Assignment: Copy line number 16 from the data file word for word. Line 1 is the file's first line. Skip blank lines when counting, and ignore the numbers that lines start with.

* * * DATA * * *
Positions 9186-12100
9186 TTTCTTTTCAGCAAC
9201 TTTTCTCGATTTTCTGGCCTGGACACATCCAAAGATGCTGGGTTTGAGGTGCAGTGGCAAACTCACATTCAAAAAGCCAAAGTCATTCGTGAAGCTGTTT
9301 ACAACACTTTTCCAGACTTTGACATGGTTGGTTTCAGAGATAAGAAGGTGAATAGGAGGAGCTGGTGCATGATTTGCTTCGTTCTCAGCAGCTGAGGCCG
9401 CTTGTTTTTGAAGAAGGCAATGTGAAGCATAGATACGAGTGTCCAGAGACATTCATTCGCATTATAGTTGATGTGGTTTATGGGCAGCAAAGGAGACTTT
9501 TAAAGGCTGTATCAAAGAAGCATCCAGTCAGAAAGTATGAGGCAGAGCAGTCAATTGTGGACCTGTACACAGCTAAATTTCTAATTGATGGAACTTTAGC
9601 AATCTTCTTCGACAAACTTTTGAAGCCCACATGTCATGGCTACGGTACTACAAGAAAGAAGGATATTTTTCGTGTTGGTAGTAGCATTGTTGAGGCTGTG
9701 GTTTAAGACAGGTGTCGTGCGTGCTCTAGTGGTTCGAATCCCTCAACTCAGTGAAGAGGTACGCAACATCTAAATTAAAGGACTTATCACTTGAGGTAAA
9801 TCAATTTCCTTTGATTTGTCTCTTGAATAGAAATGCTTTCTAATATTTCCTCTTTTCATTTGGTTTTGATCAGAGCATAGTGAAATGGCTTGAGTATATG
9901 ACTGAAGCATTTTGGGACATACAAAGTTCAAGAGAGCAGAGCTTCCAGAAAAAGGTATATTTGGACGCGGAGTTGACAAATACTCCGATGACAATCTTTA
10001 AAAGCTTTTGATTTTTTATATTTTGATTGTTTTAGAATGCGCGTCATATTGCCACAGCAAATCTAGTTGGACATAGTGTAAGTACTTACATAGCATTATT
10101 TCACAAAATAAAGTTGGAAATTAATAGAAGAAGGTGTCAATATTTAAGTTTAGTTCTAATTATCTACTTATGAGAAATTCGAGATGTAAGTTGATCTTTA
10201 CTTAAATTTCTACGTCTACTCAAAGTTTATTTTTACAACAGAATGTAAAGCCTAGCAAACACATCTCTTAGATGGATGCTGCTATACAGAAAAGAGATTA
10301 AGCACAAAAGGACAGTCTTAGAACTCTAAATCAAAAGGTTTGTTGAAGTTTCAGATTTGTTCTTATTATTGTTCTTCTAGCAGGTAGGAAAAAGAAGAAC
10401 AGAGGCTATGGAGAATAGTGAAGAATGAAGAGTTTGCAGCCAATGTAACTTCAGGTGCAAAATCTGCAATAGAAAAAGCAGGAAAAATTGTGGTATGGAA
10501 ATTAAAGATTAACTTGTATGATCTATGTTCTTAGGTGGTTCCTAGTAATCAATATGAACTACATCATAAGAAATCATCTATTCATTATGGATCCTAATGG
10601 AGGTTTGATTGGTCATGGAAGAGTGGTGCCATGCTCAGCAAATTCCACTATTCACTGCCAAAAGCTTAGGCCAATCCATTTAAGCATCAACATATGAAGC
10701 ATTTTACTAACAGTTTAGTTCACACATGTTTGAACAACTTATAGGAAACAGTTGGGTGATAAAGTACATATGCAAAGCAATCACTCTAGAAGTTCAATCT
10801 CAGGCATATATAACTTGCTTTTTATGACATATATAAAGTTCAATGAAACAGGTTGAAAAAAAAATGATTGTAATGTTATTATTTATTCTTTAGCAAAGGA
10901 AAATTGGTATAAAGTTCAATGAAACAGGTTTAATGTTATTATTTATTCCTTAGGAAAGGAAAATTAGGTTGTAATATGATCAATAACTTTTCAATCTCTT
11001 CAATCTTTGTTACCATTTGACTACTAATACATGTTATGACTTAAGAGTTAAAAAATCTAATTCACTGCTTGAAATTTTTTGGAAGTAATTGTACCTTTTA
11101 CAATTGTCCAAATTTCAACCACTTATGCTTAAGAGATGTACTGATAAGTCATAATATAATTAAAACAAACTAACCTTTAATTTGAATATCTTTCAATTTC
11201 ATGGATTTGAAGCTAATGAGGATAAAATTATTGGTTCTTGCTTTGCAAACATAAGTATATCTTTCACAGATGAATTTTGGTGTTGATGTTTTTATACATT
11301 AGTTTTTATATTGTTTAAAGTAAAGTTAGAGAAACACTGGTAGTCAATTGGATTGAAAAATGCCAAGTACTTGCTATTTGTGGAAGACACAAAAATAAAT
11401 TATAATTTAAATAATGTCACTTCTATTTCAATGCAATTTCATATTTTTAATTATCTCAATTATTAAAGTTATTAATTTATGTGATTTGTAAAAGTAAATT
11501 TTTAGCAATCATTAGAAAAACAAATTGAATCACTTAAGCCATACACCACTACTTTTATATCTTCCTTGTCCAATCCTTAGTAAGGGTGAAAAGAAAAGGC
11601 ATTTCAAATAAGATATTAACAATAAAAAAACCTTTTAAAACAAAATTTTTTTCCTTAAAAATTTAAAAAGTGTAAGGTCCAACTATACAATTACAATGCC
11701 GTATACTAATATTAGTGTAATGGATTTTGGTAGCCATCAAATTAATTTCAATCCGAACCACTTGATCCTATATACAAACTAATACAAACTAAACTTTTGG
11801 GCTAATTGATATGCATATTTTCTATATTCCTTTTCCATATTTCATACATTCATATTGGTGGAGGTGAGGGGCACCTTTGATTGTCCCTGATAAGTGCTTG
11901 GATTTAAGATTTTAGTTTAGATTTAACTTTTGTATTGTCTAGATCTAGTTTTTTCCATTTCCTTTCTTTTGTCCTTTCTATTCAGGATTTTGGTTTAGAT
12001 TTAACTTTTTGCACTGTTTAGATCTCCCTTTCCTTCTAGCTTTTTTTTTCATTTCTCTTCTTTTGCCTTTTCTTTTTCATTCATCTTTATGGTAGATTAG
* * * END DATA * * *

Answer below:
10501 ATTAAAGATTAACTTGTATGATCTATGTTCTTAGGTGGTTCCTAGTAATCAATATGAACTACATCATAAGAAATCATCTATTCATTATGGATCCTAATGG